Second, we did a screening last year called Terror. At the end of the movie, the audience had the possibility and duty to discuss and decide about one of two different endings of the movie. There was a twenty-minute break—the audience did the poll and the ending with the most votes was shown.
Have you had any unexpected successes?
Brouillet: One of our more pleasant surprises with our alternative content was the success we’ve had showcasing the Bolshoi Ballet performances (Swan Lake, Sleeping Beauty and The Nutcracker). It was the first time we featured these recorded performances by the prestigious Bolshoi Ballet and they were very well received by the market. There has been a great investment and interest in the performing arts in the UAE and throughout the GCC region over the last few years and this permitted local audiences the opportunity to experience the epitome of classical ballet from the convenience of their city and in state-of-the-art cinema comfort.
Gourley: We were approached a couple months in advance to consider playing Batman: The Killing Joke at our theatres. In part because of the popularity of Batman and anime, we decided to proceed with the title at every location that could play alternative content. However, when the film debuted at Comic-Con, it received challenging reviews. At that point, we weren’t quite sure what to expect. Happy to say, we had a huge hit on our hands. The title appealed to a specific audience and it really took off. In fact, it was so popular that we brought the title back and played it again.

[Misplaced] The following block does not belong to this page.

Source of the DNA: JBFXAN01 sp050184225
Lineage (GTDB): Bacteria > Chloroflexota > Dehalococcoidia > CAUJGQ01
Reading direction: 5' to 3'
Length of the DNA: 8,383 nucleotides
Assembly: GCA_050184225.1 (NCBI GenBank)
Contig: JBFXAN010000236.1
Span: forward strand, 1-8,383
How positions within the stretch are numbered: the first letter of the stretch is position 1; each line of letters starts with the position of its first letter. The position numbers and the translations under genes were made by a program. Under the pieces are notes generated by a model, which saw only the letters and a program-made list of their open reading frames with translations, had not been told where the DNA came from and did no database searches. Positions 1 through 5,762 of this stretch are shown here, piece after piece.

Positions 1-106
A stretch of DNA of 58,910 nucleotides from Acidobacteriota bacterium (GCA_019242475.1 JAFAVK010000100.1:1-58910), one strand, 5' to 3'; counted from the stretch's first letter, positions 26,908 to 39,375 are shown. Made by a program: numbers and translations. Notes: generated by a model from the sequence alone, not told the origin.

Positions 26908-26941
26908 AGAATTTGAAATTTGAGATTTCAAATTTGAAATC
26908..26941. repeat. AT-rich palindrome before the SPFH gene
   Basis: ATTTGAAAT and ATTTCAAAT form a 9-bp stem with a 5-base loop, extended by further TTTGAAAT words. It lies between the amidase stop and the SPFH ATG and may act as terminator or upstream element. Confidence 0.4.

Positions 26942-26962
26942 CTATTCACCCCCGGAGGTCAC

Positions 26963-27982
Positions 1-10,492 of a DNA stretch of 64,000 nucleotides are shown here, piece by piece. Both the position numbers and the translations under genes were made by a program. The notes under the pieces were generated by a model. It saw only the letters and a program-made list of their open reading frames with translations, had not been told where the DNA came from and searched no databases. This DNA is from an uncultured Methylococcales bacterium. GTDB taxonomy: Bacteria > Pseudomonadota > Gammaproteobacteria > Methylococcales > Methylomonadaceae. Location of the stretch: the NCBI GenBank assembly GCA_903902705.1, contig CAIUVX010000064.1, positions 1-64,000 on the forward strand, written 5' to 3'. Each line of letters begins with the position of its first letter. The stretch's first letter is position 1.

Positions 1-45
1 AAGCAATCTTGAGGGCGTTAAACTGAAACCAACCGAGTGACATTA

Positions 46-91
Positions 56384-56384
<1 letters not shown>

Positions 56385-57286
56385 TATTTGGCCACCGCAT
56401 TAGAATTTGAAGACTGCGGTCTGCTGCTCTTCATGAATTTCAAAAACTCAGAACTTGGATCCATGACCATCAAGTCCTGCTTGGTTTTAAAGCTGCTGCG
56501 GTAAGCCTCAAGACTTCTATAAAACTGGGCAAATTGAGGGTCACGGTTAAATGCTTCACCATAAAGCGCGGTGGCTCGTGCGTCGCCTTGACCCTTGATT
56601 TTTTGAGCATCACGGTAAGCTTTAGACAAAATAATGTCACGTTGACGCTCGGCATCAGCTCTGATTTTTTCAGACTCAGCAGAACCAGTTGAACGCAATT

LaDouceur: In 2015, we launched a dedicated screen program, or event cinema. These screens in large multiplexes run event cinema programming seven days a week and allow for flexibility. We recently began introducing a lot more anime programming, which has proven to be popular with many of our guests. Anime fans are very engaged in the content and we’ve received a lot of positive feedback. As a result of this response, we will continue to feature anime programming in this year’s event cinema lineup.
Bunnell: It’s great to see Regal expanding the number of locations for alternative content and netting positive results. We constantly push for more theatres to get exposure to this type of content. Our gross has improved over 33 percent over the last year, with many of these theatres new to alternative content helping drive this increase.
Masher: We generally perform well with the TCM Classics series that we run, but Singin’ in the Rain was scheduled and Debbie Reynolds passed away just before. It sold out in most markets where we ran it.